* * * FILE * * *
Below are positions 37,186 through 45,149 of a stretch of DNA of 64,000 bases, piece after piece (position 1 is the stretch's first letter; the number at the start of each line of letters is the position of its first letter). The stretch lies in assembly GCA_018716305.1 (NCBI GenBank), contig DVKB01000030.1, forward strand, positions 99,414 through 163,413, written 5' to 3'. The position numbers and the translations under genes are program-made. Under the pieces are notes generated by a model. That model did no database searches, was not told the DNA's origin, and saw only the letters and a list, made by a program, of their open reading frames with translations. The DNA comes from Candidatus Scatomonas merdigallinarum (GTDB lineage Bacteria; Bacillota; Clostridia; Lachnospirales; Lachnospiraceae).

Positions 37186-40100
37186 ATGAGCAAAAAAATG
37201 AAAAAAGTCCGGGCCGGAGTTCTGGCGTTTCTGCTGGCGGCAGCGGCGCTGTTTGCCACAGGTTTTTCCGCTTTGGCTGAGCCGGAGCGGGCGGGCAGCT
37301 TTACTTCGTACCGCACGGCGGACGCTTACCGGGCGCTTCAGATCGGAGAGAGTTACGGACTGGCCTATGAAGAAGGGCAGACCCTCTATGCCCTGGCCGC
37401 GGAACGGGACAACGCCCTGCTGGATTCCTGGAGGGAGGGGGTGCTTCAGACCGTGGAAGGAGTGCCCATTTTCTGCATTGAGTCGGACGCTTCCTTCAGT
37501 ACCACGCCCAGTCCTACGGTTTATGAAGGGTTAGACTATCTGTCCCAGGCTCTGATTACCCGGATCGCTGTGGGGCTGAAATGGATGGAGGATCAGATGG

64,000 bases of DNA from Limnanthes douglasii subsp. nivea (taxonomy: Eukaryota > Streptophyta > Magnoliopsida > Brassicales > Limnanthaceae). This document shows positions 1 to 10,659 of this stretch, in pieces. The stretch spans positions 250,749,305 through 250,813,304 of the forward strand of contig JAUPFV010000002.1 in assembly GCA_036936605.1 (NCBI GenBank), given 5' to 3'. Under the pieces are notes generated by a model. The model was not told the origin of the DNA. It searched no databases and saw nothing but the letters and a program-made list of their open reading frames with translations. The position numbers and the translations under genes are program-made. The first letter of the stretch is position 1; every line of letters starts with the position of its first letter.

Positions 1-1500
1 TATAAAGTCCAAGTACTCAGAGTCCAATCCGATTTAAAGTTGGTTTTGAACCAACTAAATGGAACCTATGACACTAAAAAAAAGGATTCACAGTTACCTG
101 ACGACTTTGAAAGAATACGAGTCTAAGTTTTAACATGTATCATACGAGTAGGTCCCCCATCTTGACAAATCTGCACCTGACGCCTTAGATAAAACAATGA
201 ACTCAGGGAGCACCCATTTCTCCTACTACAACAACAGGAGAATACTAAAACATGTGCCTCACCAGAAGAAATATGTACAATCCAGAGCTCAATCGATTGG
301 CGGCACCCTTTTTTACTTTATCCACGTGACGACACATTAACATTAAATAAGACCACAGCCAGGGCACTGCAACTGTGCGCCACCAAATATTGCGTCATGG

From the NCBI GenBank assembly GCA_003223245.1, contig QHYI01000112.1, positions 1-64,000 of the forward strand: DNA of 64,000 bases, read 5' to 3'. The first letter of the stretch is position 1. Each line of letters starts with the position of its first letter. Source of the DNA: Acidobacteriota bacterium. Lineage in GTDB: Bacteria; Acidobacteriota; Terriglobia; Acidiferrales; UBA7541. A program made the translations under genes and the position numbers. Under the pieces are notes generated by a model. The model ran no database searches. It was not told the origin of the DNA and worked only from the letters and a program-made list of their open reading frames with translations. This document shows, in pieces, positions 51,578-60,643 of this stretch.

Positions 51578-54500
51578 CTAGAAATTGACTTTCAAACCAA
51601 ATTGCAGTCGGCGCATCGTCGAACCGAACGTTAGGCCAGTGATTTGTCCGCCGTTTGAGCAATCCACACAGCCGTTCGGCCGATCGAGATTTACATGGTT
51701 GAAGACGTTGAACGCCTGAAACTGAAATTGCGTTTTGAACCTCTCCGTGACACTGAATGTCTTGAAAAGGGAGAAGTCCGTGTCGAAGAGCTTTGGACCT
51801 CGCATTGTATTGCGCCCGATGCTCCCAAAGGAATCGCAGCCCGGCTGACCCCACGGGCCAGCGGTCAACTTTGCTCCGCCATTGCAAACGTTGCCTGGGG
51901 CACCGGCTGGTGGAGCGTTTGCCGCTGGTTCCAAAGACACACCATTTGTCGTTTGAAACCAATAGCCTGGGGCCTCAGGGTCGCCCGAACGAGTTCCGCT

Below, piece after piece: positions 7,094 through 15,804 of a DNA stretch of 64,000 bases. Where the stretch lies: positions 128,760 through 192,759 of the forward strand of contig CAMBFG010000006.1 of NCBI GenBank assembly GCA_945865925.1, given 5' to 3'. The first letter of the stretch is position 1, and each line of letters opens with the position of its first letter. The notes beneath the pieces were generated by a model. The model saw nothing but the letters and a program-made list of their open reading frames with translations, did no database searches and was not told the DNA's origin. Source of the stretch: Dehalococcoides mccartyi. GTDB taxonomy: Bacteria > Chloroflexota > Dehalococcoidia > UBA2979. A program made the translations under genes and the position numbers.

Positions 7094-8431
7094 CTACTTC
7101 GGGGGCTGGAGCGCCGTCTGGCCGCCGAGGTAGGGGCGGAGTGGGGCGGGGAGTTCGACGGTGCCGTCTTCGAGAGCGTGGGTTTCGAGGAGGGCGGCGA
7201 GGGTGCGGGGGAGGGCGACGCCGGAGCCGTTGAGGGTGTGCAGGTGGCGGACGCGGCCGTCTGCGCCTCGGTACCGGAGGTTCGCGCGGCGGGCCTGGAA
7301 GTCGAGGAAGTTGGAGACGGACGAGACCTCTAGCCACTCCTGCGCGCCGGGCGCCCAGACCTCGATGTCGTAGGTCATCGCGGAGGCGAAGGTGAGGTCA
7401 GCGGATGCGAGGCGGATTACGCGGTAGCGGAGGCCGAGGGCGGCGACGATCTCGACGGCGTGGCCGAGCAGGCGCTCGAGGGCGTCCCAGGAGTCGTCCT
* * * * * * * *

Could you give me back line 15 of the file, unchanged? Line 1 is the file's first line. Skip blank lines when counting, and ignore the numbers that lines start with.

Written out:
Positions 51578-54500